NB: I personally have been abstracting patterns from industrially manufactured rugs that have been designed by a software to make these patterns 100% symmetrical. I will often draw and cut these patterns and there’s a tension you know? Between my hand and the machine that made these patterns. The symbol of these patterns often shifts in my work from being decorative, to remapping occupied land.  When I saw some of your in-process pictures on your website of the rug functioning as a computer I flipppppped out! So, I am really interested in hearing more about these patterns in your work!


MN: When I weave, I let the line guide me through the warp. I practice with drawing, aimlessly doodling linework, mimicking circuitry/grids/linear connections. When I get to the loom, the line translates so differently. I have more control. With a lot of practice, the lines have become stronger and have different variations, from organic to constructive.






Examples of line variations, Interwoven, November 2020.






I also love to find patterns from old/current weaving pattern books which appear to me as digital, pixelated, or could potentially drift down a screen. I plan to create some of my own soon!





Just another failed experiment to try again later, January 2020.





The rug functioning as a computer is one of those “failed experiments for another time” I mention. My plan for last year was to weave Persian rugs and apply them to motherboards. The motherboards symbolized one’s distant motherland. The Persian rug symbolizing Iran, and the motherboard also symbolizing communication through technology. This is the way I’ve communicated with my family in Iran, something many of us with family in places with political turmoil have experienced for a long time. I want to pick this project back up again soon!



NB: What is it like being an artist/human in the south?  Culturally? Politically?


MN: Half of my family is from rural Tennessee, the other half in Iran. Growing up in two very different cultures; in love with Persian culture and the gatherings it held, and also growing to love the rural landscapes. There were many, many times I felt out of place in both. But, experiencing these two different sides-built character. I’ve become very adaptable to change.


Being queer in the south has been pretty similar, when I think of it. Growing up I felt out of place many, many times but gaining strength from these uncomfortable experiences.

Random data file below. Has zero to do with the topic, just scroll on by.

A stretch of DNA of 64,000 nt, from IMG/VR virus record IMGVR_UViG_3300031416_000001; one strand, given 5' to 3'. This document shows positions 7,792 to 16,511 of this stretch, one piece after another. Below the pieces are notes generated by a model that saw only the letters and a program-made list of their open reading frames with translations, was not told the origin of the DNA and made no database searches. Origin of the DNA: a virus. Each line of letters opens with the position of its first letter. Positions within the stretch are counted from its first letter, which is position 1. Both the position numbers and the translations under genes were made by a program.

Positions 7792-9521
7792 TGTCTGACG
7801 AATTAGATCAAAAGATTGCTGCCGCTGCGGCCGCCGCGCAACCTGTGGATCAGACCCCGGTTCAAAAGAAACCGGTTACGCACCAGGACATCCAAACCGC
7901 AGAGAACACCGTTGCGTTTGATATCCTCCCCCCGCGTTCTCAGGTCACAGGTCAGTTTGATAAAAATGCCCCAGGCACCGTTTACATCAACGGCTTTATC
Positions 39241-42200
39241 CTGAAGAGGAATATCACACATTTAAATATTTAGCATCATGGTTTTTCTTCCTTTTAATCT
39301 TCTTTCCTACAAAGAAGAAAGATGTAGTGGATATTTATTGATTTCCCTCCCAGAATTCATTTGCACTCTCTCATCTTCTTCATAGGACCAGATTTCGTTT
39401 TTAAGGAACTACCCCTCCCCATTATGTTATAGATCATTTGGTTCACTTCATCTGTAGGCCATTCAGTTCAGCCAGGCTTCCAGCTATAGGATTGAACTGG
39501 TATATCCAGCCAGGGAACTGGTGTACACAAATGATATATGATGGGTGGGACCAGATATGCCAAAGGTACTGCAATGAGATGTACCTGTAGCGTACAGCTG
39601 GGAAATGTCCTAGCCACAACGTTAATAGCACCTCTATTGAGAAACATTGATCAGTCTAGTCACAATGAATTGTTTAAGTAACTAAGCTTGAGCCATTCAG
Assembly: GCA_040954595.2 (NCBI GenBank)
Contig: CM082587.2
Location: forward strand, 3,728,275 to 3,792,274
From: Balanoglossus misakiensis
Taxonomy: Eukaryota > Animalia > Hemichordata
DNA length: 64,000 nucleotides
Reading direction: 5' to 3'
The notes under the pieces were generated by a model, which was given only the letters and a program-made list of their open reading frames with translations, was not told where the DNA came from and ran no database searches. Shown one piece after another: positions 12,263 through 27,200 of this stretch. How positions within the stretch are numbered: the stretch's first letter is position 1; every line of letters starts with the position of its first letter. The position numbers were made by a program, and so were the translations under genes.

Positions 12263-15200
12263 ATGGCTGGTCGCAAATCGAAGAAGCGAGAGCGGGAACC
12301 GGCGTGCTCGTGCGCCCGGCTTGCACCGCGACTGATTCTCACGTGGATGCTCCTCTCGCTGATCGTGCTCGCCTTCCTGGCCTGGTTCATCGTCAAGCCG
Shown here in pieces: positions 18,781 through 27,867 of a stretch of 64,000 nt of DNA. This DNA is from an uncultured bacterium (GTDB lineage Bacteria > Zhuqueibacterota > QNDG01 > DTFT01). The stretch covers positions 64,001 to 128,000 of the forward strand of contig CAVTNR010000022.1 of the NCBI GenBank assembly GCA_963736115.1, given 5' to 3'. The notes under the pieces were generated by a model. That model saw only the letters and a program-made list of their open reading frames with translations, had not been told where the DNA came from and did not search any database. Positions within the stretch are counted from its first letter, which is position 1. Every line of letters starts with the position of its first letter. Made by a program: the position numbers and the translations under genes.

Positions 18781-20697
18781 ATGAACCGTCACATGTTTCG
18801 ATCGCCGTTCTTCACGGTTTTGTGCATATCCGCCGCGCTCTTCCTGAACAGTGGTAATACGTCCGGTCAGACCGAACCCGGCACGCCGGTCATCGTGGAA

I feel a sense of responsibility, personally, to stay rooted in the south for now. As a young weaver who is Iranian American and queer, I want to continue to connect with people in the south.  











Monya Nikahd is a weaver, craftsman, and multimedia artist. She is originally from Nashville, Tennessee, but has spent the past four years in rural Tennessee, focusing and evolving her craft. She recently completed a BFA in Fibers from Tennessee Technological University, at the Appalachian Center for Craft.


Her weaving process is intuitive and experimental. She uses unconventional medias with textiles including woodworking, encasing, and textile manipulation. Her life-long interest in textiles is connected to growing up in Iranian American culture. She finds her inspiration from the women of the Bauhaus school, old Persian and Asian textile design, and digital/technological aesthetics.


Instagram: @monernism



Nuveen Barwari is a multidisciplinary artist. She completed a Bachelor’s of Science in Studio Art from Tennessee State University in 2019 and is a 2022 MFA candidate at the University of Tennessee Knoxville. Barwari participates in a transcontinental, improvisational exchange of materials between Kurdistan and America. This exchange often extends beyond the studio, installations and manipulation of materials and into performances, co hosting the Newave Podcast, and through an online shop called Fufu Creations that supplies apparel and art internationally. Fufu Creations was a featured designer in Kurdistan’s first ever fashion week in 2018. fufucreations.com